Nokia are a frustrating company. They've actually done some really good stuff with some of their acquisitions – for example, after acquiring Trolltech they released the Qt libraries under a reasonably permissive open source license and have (as far as I can tell) generously funded futher development. This open source/open standard approach stands in fairly stark contrast to Apple's “our way or the highway” approach to using their technology, and even Google's somewhat limited open source releases.

    Of course, the fact that I like Nokia's [acquired] technology doesn't mean that they've got a good business model. I think they're suffering somewhat from being caught in the middle of a market that is growing in so many directions. They haven't got Apple's ability to focus, or Google's ability to plug their new stuff into an existing money factory, and they're trying to compete on many fronts by acquiring innovators in those areas.

    In fact, the Trolltech/Qt acquisition is a good example. Qt is a pretty excellent software library for cross-platform software development – I've used it to make software applications which can (by virtue of Qt) run on Windows, Mac and Linux and – in theory though not in practice yet) – on Symbian phones. But Nokia's pre-existing “next-gen” operating system, Maemo, is based on a branch of Linux that uses GNOME for its front-end, as opposed to KDE (which is Qt-based). It's not a disaster, but it's sub-optimal and reflects the rather ad-hoc, acquisition-based approach rather than the somewhat more integrated approaches of Apple and Google.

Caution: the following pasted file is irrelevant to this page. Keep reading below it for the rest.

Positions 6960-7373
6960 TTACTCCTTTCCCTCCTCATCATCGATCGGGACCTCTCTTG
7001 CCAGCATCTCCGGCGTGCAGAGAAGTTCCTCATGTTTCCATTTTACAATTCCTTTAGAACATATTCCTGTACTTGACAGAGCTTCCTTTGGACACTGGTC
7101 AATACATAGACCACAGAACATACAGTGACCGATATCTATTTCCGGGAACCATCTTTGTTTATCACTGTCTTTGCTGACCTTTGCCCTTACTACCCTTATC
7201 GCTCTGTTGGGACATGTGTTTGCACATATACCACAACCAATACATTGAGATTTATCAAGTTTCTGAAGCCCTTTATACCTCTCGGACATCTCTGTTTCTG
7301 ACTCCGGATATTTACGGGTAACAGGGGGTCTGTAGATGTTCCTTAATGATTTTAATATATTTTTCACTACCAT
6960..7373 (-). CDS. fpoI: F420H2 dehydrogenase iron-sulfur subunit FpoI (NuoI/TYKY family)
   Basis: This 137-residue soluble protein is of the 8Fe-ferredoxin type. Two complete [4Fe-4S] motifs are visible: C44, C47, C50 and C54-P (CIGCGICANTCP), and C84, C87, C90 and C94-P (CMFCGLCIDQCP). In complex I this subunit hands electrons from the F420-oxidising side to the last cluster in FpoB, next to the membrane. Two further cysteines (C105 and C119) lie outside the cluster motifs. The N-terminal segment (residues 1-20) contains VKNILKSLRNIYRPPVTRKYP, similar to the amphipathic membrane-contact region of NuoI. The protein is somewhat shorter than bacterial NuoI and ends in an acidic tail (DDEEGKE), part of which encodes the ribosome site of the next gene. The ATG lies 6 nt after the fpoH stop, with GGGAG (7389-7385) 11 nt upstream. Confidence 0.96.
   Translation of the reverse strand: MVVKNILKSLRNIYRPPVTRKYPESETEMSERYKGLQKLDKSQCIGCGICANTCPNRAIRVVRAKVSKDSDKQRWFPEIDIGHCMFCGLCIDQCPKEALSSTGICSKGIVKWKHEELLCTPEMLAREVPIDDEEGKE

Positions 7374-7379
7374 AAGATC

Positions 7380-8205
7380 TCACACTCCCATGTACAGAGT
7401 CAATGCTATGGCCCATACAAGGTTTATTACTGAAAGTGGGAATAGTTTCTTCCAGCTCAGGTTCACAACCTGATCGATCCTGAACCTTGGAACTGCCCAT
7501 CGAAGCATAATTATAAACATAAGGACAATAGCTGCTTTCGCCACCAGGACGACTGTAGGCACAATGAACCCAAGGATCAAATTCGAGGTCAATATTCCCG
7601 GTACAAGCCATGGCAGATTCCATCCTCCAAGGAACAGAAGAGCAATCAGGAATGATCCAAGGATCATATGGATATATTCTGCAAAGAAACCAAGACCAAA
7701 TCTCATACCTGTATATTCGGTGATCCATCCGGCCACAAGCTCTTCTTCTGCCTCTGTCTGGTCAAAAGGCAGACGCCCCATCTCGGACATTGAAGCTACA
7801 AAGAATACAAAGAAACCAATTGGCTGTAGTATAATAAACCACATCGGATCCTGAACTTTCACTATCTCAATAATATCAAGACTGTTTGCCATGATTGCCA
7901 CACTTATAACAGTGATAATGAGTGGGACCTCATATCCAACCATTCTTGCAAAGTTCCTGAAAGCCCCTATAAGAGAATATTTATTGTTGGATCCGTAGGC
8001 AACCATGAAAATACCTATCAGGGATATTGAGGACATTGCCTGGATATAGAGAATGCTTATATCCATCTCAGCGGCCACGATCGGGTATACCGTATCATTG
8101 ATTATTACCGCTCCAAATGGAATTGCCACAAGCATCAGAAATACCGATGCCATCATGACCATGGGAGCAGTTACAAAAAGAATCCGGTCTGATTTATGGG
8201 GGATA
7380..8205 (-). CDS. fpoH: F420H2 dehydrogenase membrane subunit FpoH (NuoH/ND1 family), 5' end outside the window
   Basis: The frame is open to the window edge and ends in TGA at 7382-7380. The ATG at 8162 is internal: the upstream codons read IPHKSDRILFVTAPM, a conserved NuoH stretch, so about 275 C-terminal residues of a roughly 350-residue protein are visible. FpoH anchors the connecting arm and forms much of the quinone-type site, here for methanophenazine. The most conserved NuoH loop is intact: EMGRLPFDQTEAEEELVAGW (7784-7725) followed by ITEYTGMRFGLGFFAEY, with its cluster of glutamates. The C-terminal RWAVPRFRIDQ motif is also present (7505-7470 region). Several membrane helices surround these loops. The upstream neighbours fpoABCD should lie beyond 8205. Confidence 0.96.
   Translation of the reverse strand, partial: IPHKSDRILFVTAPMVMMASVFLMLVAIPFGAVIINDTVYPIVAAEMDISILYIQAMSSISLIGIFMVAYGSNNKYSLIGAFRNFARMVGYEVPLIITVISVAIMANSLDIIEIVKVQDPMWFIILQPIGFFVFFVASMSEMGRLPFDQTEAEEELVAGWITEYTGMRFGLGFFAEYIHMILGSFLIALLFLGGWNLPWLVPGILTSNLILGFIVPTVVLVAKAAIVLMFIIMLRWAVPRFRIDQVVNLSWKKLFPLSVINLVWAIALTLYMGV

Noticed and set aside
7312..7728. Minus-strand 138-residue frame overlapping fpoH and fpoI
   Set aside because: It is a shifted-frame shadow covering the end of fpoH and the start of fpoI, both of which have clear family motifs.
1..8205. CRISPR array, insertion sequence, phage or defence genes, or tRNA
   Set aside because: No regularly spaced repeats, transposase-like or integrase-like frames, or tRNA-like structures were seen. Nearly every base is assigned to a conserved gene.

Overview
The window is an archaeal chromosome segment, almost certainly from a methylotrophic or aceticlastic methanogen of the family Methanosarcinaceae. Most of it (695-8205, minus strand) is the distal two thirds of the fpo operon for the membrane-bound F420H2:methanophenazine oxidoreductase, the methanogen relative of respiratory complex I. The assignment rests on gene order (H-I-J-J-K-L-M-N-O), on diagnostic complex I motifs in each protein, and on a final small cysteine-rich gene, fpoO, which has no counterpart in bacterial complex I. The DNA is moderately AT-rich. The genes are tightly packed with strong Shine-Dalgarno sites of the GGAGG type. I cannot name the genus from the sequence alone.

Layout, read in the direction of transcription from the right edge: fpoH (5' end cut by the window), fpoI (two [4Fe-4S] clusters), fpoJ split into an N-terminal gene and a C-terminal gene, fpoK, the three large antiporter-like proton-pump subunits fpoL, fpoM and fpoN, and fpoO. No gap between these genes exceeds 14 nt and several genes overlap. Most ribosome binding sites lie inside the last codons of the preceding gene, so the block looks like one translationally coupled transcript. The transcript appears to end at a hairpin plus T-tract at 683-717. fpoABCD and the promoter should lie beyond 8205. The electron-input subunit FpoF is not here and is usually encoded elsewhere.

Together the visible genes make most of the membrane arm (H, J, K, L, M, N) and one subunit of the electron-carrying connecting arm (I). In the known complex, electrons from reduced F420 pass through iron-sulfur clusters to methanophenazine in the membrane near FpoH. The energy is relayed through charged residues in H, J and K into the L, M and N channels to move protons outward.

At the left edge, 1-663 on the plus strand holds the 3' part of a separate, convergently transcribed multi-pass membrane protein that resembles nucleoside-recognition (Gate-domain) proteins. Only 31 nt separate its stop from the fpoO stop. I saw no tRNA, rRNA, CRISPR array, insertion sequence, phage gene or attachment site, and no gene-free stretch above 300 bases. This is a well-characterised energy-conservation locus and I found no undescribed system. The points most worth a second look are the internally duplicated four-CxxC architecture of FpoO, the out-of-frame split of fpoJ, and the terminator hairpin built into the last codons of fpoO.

4. At 12:02 pm on 13 Jan 10 parkparadigm said:

    Thanks Byla. I'm no expert on Nokia – or other handset makers for that matter – but my intuition tells me that in the medium term, they will lose this game, squeezed on one side by the 'premium' manufacturers (Apple, RIM..) and on the other side by the Asian low(er) cost producers (HTC, Samsung, but probably even more the mainland Chinese manufacturers.) They are fast becoming the GM of handset makers: sure they have enormous market share and volumes now but so did GM in the late 80s, early 90s. I don't think they can win in this game. You need to be BMW or Hyundai. Not GM.